Nvidia made a big deal of its stand-out new features with the launch of its Turing-based RTX cards, including RT cores for real-time ray tracing, and Tensor cores that aid in AI-assisted super sampling. We’ve discussed the potential of these features at length here--and there is plenty of potential to be sure. But these features (and games that support them) are just in their infancy.
It’s tough to tell how many future games will support a given feature. And plenty of promising graphics tech has failed to gain widespread adoption in the past (see Nvidia’s PhysX). You should make your buying decisions based primarily on the performance and features a card can deliver to you today, but it never hurts to be future-proof especially when you’re spending several hundred dollars (or more) on a high-end card.
Reference Card or Third Party Design?
Even after you decide what GPU you’re after (say, for example, an AMD Radeon RX Vega 64 like the cards in the image above), you’ll usually be faced with plenty of options in terms of cooler design and brand or manufacturer. Nvidia makes and sells its own cards under the Founders Edition moniker, but AMD licenses its reference design to other manufacturers. Both company's GPUs appear in third-party cards from several different vendors.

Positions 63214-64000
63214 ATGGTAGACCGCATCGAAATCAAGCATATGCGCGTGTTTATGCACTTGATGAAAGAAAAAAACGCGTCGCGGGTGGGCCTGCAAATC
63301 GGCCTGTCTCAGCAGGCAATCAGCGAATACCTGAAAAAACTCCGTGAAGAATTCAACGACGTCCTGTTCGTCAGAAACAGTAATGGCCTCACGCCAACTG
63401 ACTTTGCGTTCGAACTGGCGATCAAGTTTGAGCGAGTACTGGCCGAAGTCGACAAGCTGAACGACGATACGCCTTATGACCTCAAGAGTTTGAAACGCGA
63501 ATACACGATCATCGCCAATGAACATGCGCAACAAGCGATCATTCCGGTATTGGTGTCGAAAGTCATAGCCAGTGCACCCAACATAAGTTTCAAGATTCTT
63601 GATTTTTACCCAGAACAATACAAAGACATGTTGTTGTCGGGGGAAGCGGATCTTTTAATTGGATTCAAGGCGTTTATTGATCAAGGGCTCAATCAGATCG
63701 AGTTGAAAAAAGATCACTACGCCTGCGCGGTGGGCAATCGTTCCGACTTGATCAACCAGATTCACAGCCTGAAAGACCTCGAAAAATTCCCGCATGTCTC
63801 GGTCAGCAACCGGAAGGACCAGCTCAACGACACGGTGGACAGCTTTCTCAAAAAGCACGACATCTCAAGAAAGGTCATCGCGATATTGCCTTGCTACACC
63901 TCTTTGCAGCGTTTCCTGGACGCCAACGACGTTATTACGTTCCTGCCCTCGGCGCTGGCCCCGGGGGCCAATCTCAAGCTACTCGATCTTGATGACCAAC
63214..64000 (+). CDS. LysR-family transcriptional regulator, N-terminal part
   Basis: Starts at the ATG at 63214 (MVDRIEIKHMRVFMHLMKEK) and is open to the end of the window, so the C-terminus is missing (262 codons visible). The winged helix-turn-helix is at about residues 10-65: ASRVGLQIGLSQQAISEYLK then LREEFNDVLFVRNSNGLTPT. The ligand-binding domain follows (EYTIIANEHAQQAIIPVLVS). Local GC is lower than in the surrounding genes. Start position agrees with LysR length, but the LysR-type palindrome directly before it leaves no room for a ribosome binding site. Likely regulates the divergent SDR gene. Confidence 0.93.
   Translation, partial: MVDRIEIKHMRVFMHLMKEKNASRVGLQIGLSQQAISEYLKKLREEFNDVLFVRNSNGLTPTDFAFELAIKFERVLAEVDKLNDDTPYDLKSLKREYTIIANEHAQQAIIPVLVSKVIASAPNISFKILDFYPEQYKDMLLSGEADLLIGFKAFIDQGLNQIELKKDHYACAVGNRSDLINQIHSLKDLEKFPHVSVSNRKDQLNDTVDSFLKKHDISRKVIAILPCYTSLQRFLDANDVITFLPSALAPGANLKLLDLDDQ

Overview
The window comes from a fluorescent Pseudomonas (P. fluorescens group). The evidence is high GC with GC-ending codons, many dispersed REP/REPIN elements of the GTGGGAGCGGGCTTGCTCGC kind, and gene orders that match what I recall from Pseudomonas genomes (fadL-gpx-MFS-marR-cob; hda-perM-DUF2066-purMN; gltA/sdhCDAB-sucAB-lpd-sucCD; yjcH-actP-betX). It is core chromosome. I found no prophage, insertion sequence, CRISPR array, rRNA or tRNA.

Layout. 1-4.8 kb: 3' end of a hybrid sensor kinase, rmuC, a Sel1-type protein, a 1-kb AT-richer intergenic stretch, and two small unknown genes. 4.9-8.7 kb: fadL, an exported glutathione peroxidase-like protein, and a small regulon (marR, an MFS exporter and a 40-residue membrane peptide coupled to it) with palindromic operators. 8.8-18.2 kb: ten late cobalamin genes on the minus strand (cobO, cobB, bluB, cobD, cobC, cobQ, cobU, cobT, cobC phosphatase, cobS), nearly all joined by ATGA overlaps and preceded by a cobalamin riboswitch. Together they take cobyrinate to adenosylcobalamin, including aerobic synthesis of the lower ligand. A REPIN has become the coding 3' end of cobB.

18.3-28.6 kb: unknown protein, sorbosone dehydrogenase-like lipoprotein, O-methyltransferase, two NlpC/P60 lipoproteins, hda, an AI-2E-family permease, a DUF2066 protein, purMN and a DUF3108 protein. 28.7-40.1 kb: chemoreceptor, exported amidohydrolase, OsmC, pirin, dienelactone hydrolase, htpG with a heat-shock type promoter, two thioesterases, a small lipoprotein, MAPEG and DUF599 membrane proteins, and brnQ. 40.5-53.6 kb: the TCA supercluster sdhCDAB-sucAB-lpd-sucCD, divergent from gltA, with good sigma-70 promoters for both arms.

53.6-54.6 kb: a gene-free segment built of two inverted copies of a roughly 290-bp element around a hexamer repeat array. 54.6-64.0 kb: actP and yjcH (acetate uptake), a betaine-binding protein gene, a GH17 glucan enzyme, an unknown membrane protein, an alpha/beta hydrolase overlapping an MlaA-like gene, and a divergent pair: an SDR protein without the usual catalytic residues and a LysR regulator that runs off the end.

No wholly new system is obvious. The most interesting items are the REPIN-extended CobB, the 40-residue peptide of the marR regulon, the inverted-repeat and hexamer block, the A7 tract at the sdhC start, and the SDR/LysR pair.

More expensive third-party cards will have elaborate coolers, extra fans, and often higher clock speeds, but they can also be more expensive than the reference card. And overclocking gains are often minimal (with gains of just a few FPS, particularly at higher resolutions). That said, beefier cooling can often translate to cooler, quieter operation, which can be important given that high-end graphics cards are usually the noisiest, most heat-generating parts in a PC build. For much more on this discussion, see our Graphics Card Face-Off: Founders Edition or Reference GPUs vs 3rd-Party Design feature.
Card Recommendations by Resolution / Use Case
Once you’ve considered all the above and are ready to narrow down your choices, you can head to our GPU Performance Hierarchy page and our Graphics Card Best Picks page to help finalize your buying decision. But for we’ll include a condensed version of our current favorite cards for common resolutions below and gaming scenarios below. Keep in mind that there are third-party options for all of these cards, so you may want to use these picks as a jumping off point to finding, say, the best AMD Radeon RX 580 model for your 1080p particular gaming build.